Del Amo illustrates each of these tales, sometimes directly, sometimes obliquely. He interacts with Priest’s sound score of loops and screeches which at first mirrors the broader, animation-like aspects of his movement and dress, with heartbeat organic tones and swooping snatches of treated violin; before shifting into electronic distortions as del Amo sheds his clothes and becomes more human in dimension, less reflective and angular. The looped nature of the soundscape also helps to emphasise another important aspect of Under Attack in that the samples’ fixed parameters strengthen the perception that del Amo is always performing within a ‘box.’ In one sense this is the literal box of the theatre (where he paces back and forth like a worried, frazzled tiger in a cage) but more importantly, it is the box of human dimensions, Da Vinci’s Vitruvian Man. Del Amo’s body is constantly pushing at the edges of this frame, slapping and prodding at its limits, jumping into the air repeatedly and obsessively in an attempt to defeat gravity. At one point he performs what can only be described as the dance of a man trying to escape his own hips.
Miguel Pereira, Top 10 Bristol Miguel Pereira, Top 10 Bristol
The distortions of Under Attack are those of compression, of a body pushed in from all sides, manipulated and squashed like putty, reduced to simple mass. Miguel Pereira’s Top Ten [Bristol] is also distorted, but in the way that distorted guitars operate within pop music: to give the impression that the content is simply far too big for the envelope. Pereira’s world is one where egos are all encompassing, but trousers tend to fall down. It’s a world where guns are deadly but have a habit of not working, where follow spots are blinding but...well...tend not to follow with much aplomb. It’s a universe held together with safety pins and gaffer tape, at constant risk of falling apart or falling offstage. The performance is chaotic, slapdash, even amateurish—but exactly how intentional this might be is largely a moot point. A central concern of the work is that Pereira wishes to address the notions of authorship: to a degree, he doesn’t want to be in complete control.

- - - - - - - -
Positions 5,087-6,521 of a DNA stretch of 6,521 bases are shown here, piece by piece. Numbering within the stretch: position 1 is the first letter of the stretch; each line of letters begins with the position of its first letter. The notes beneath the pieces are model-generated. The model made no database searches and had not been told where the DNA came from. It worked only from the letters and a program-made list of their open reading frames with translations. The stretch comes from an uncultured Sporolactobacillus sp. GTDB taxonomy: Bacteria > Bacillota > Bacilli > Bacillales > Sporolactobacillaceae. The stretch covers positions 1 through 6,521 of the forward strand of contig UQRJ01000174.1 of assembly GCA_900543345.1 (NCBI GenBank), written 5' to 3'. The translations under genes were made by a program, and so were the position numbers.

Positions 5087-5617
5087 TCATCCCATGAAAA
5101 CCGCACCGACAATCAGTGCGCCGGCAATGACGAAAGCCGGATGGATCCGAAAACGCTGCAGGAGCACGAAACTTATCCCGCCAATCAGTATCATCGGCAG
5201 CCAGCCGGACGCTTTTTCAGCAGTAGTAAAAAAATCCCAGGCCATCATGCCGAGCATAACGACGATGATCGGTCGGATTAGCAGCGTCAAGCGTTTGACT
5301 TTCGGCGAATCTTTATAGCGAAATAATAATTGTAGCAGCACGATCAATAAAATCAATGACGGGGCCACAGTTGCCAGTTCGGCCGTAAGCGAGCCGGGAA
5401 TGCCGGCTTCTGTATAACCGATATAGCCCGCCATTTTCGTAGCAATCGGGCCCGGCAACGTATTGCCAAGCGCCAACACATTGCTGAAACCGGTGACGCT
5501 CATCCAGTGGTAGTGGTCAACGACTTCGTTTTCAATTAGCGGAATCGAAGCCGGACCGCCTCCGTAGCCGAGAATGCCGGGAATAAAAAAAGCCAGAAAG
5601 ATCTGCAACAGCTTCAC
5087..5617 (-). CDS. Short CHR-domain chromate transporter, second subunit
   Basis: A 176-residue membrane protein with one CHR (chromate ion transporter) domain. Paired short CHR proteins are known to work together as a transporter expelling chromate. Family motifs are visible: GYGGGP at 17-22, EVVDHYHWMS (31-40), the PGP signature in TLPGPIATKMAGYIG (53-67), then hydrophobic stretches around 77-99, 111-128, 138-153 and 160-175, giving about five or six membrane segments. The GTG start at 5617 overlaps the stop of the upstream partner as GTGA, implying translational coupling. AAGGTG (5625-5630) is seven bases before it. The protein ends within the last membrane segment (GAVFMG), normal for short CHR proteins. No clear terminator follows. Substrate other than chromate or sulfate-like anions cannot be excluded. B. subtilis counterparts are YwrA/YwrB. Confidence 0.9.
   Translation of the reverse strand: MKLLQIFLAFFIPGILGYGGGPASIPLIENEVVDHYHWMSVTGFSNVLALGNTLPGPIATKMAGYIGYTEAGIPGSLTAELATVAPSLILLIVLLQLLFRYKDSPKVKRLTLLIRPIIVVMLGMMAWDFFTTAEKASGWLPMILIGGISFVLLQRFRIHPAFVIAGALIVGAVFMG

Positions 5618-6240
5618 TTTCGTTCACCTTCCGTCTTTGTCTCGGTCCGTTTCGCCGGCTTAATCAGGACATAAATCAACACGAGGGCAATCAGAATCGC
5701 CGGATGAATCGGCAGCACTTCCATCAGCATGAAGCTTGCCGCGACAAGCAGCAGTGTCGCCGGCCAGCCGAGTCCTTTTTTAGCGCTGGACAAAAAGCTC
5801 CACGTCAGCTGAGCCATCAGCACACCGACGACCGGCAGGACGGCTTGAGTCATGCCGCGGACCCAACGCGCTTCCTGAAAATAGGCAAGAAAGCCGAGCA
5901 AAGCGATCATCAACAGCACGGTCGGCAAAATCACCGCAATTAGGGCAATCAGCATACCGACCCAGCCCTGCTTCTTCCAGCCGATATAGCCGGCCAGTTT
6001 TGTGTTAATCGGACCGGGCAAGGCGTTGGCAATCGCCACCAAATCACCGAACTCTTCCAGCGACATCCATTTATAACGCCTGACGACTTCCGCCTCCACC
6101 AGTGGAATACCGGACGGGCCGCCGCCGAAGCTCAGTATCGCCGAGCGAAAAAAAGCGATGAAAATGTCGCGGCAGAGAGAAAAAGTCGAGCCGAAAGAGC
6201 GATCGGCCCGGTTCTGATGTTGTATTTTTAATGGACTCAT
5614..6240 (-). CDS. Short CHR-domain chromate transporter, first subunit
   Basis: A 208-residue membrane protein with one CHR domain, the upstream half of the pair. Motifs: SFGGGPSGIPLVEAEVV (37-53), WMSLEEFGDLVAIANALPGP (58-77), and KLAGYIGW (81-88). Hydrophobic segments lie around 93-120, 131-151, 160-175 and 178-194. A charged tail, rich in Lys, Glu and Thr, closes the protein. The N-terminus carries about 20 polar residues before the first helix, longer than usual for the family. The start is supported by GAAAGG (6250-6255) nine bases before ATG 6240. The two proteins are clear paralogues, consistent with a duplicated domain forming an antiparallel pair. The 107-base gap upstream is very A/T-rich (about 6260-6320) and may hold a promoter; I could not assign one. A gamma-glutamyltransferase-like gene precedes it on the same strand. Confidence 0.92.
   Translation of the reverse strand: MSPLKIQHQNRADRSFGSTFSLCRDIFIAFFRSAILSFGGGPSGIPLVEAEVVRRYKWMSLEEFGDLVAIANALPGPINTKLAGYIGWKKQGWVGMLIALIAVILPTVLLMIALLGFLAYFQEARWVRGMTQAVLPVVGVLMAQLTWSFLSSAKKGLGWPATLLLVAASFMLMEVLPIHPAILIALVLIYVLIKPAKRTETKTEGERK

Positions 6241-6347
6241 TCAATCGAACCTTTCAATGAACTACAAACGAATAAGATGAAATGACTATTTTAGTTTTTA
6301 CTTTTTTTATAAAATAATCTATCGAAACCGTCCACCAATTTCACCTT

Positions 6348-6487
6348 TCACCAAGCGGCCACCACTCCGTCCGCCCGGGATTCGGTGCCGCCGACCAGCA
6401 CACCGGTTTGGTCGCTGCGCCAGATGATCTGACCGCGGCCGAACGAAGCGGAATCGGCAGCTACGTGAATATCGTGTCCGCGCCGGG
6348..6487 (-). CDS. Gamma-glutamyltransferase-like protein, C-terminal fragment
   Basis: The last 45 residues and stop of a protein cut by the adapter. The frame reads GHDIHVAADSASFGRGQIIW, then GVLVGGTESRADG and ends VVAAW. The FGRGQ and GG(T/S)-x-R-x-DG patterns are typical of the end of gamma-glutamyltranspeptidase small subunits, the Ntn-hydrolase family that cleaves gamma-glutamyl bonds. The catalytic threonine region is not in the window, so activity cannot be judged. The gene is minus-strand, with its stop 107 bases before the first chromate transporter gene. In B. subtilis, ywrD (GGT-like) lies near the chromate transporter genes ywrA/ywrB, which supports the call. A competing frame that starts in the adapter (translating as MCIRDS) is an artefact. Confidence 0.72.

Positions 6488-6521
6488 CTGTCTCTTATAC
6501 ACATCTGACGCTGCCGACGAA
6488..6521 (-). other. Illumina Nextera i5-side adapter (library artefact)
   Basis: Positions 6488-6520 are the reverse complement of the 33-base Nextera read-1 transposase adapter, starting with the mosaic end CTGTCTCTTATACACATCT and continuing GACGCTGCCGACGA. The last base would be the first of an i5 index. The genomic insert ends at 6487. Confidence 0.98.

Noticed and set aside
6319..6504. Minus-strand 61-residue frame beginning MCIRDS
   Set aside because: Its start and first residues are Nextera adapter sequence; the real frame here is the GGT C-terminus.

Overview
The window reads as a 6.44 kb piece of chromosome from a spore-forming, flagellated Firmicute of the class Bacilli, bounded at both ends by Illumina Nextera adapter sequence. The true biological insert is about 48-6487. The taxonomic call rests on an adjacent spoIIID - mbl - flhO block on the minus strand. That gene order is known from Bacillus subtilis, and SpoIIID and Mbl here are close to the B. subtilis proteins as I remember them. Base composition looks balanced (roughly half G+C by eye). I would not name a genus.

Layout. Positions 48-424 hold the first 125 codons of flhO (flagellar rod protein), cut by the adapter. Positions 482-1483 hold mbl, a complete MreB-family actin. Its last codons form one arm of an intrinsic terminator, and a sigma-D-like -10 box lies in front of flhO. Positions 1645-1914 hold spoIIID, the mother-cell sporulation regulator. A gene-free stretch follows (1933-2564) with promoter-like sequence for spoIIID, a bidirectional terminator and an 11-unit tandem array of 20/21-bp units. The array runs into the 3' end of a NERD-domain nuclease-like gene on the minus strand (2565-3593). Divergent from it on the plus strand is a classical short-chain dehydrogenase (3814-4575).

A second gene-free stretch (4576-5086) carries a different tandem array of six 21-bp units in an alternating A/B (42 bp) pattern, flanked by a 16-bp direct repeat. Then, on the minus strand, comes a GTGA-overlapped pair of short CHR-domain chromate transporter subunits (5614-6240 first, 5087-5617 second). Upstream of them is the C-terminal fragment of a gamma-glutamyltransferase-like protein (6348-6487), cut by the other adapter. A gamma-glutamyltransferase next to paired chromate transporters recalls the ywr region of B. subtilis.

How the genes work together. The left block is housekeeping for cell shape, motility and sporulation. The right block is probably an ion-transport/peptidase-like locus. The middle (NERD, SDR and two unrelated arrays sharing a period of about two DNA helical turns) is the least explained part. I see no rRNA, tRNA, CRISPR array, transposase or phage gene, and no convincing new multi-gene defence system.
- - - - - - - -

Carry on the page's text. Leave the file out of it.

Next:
The structure of the Top Ten [Bristol] is focussed on a nameless pop star created by Pereira over the course of performances dating from 2000. It seems this persona has come to a natural conclusion and tonight he’s killing the character off, enlisting the aid of 10 collaborators from Portugal and the UK. Each has choreographed an ‘exit’ for the protagonist, most of which are in keeping with the overblown, karaoke milieu the pop star has so far inhabited. A contrast to this tatty bombast is provided by the collaborators themselves, appearing as talking heads on projections displayed between ‘deaths.’ These are personal, semi-confessional reflections upon mortality and make a strange emotional see-saw of the evening.